Merlin’s Cave is excellent for a multitude of reasons. It’s a catchy name, the whole place is wrapped up in a blurr of mediaeval mythology, and its an awesome place to paddle in a kayak. In fact paddling it in a kayak is definitely the way to appreciate this dramatic place because the approach from land is a bit over-commercialised. Or so I’ve been told, because every one of over thirty visits to this amazing place has been by sea.
Legend states that wannabee monarch baby Arthur was washed up on the sand at the entrance to the cave.* . He was discovered by the wizard Merlin who lurked within** and was nurtured to his place on the throne of the castle on top of the cliffs high above. Surrounded by Sir Lancelot et al.
*lucky it wasn’t high tide or he would have gone right through **hope he had a good set of chest waders
It’s all good stuff, and the knights and their entourage could not have chosen a more spectacular location for their castle. Tintagel island is great hulk of a rocky peninsular which is lashed by wind and battered by a booming swell for most of the year. It’s only on a handful of days during the summer that conditions are anything like suitable for a (relaxed) visit by sea kayak. For exploring the caves and tunnels the open sea swell has really got to be less than two feet….which isn’t very often.
Access by kayak isn’t that straightforward. It’s either a two mile paddle up from Trebarwith which is an exposed surf beach, or a four mile paddle down from the much more sheltered launch site of Boscastle Harbour. This has got to be the best route because it takes you past a couple of superb islands and the sandy beaches at Bossiney.
Merlin’s cave is even more remarkable because it passes through the neck of Tintagel island and for the kayaker bypasses almost a mile of the most savage rocky coastline imaginable around Tintagel island. Vertical black cliffs and a sea which is restless even when everywhere else is flat calm. It’s a hostile place and I’ve had a hairy moment or two here. This is the tip of Tintagel head:
The cave is in such a perfect place for sneaking between Tintagel Haven and West Cove, you can’t help thinking that a bit of wizardry was involved in its creation.
Approaching from the other direction (west) is not only magical from a scenery point of view, but also because the door of the cave seems to suddenly opens before you as you paddle towards blank cliff.
The tunnel is one hundred metres in length which, I’m pretty sure, makes it the longest in SW England. I’ve paddled the whole coast and don’t think I missed a better one.
It is only the realm of the kayaker from two or three hours either side of high tide when the sandy base of the cave is covered. During that time it is heaving with land-based tourists.
The perfect paddling day was in prospect: clear blue sky and hardly any wind, with a bonus of soaring temperatures and a small swell making the remote coast of Boscastle in North Cornwall irresistible.
As I was fiddling about by the water’s edge folding the kayak trolley away in the front hatch, I was hailed by a guy in an inflatable (with hefty outboard) asking if he could get a replacement aerial in the area. I pulled a bit of a long face because Boscastle is big on teashops and witchcraft museums, not chandlery stores. It turned out he was motoring right round the UK in his small craft, having set off from Southampton…..fab. Here he is, Alex Swarbrick.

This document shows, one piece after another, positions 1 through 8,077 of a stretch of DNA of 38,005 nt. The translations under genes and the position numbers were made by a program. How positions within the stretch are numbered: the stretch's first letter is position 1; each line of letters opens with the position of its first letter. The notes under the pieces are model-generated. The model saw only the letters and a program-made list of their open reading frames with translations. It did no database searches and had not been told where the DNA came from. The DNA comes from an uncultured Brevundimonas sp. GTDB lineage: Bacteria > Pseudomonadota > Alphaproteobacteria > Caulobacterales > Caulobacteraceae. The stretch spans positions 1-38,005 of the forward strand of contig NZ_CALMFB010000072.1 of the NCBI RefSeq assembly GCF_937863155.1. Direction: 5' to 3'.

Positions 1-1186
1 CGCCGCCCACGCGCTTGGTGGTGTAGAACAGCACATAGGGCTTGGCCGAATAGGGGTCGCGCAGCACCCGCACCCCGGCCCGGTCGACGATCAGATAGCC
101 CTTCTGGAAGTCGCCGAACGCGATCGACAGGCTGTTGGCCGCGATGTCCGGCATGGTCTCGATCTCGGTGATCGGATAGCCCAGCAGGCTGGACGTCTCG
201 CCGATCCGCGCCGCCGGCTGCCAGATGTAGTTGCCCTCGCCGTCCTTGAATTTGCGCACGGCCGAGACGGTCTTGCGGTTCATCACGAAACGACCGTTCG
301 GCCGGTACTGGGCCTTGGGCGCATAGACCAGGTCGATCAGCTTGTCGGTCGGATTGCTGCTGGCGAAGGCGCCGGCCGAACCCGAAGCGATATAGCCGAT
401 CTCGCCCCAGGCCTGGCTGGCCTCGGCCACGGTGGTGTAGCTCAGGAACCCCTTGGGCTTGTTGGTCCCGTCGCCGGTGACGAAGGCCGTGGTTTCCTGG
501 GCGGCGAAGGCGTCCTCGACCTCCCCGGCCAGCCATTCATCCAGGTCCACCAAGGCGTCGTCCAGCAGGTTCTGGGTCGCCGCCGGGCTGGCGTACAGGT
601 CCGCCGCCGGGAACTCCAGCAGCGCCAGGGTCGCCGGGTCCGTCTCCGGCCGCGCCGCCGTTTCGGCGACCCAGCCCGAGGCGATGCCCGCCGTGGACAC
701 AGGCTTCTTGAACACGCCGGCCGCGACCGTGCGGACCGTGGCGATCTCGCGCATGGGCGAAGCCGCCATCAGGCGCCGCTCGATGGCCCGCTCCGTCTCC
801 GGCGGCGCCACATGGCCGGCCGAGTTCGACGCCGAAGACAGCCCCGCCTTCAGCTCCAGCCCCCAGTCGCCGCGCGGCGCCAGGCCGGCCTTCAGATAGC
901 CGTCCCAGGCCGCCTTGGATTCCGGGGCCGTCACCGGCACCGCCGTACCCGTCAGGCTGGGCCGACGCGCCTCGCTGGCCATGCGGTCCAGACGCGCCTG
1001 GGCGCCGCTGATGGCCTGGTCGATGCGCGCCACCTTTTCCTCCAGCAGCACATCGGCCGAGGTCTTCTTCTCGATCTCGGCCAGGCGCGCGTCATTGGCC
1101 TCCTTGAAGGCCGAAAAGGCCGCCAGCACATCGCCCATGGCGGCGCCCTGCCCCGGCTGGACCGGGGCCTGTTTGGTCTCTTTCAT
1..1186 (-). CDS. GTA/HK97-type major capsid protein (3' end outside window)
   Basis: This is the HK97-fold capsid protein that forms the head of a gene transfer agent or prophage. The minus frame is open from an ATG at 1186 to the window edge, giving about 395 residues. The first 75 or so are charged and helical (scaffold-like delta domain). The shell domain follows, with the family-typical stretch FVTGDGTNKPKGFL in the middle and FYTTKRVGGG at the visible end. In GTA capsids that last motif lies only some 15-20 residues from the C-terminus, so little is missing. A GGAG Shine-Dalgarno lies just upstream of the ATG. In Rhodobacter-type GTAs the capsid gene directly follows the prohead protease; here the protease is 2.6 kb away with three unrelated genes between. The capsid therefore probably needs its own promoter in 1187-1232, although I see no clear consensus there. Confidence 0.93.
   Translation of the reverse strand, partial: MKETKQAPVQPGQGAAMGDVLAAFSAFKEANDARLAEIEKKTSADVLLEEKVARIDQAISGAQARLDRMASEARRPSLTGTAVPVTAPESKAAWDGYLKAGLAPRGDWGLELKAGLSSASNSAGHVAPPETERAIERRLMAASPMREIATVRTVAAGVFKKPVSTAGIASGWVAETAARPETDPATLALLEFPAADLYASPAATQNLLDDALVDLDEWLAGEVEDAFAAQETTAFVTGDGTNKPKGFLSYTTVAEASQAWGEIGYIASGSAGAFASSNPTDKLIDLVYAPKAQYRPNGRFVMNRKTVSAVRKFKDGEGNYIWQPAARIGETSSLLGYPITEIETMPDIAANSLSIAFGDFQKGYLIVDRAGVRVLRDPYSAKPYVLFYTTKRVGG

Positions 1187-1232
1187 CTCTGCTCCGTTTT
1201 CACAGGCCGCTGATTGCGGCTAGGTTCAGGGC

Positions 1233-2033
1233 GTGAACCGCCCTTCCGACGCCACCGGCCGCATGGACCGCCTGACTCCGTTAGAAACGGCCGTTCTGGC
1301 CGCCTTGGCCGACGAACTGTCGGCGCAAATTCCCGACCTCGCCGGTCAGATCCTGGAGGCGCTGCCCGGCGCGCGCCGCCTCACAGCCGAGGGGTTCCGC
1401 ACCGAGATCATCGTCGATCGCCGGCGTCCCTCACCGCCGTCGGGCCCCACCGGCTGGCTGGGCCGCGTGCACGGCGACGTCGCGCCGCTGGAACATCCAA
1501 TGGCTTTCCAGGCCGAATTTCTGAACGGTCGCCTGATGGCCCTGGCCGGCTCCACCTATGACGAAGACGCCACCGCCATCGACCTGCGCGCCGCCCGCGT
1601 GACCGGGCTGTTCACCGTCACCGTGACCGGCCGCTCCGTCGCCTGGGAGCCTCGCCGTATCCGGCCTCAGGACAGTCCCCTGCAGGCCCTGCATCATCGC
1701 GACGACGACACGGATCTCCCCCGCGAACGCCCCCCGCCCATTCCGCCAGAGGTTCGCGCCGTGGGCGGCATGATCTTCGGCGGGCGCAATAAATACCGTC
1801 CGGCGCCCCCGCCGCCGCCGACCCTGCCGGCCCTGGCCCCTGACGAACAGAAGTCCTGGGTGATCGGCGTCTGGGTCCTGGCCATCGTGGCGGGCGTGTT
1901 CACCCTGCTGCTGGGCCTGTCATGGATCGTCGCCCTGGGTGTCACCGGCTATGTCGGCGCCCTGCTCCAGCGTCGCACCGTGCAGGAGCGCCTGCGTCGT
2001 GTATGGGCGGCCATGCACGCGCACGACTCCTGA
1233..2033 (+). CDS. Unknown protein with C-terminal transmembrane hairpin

Another inspirational character I have me on the water recently. On my last visit to Boscastle a few weeks ago.I passed someone who was attempting to SWIM round the UK.
Paddling out of Boscastle harbour always takes my breath away because you are thrust immediately into staggering coastal scenery. As was the case today you are unlikely to pass another craft or see anyone else apart from in the extreme distance on a clifftop.
I called in to the coastwatch tower on the radio to let them know my plans for the day and then, because the surface was about as flat as it gets at Boscastle, I headed straight out to sea. I must have passed tens of thousands of jellyfish, becoming even more concentrated along the tidal interfaces. Mostly Moon jellyfish with a couple of Compass and Purple jellyfish thrown in.
As I was looking down at the jellyfish I was startled by a large fish looming past ten feet beneath me; the first Sunfish I have ever spotted underwater!
I was confident I would see cetaceans because the sea was so smooth, and when I caught a glimpse of a flash of white as a Gannet twisted and dived a mile or two further out, I engaged top gear (economy, not sport…didn’t want to burn myself out too early in the day), and surged out towards them.
The mini feeding frenzy of a dozen or so Gannets had fizzled out when I at last arrived on the scene, and the birds were sitting about on the surface with a sort of ‘too late, mate’ look. One which I am getting used to.
However by great good fortune I heard the puff of a number of porpoises nearby and was very pleased when a large scattered pod of about a dozen cruised past me. As usual they were aloof and not interested in me or my craft (unlike most offshore creatures) and went on their way. And as usual with porpoises, when I followed them at a respectful distance, they then pop up behind me exactly where I had been a few minutes ago. So I haul the kayak around and head off in the opposite direction, and they surface somewhere completely different. Part of the fun of wildlife observation from a kayak, although it might be called frustration. That is probably why nobody else (with any sense) does it.
I noticed that one porpoise had a unnatural looking pale patch on its side:
The porpoises moved off and I sauntered down the coast, with tidal assistance, towards the forboding headland of Tintagel island. This is usually a very nasty place and the scene of a bit of a bungle I made in terms of weather and swell planning a few years ago, when I could taste disaster. It is a prominent headland with vertical cliffs slabbing into the water, and they are pitch black to make them look even more fearful. As usual, headlands like this amplify wind, swell and tidal currents and even on a benign day conditions around the tip of the headland can be very hairy.
Fortunately today it was as threatening as the boating lake in Hyde Park (if there is one) and the hot sun and blue skies made everything as relaxed as it could be.
Another circling and plunging flock of gannets was a bit closer so I was hopeful I might get there before the ‘bus had left’ on this second occasion. Sport mode this time, forget about early burn out, I didn’t want those Gannets smirking at me again . As I sped towards the action I could see dark bodies splashing at the surface and when a couple of cetaceans breached completely I felt certain this was a pod of dolphins.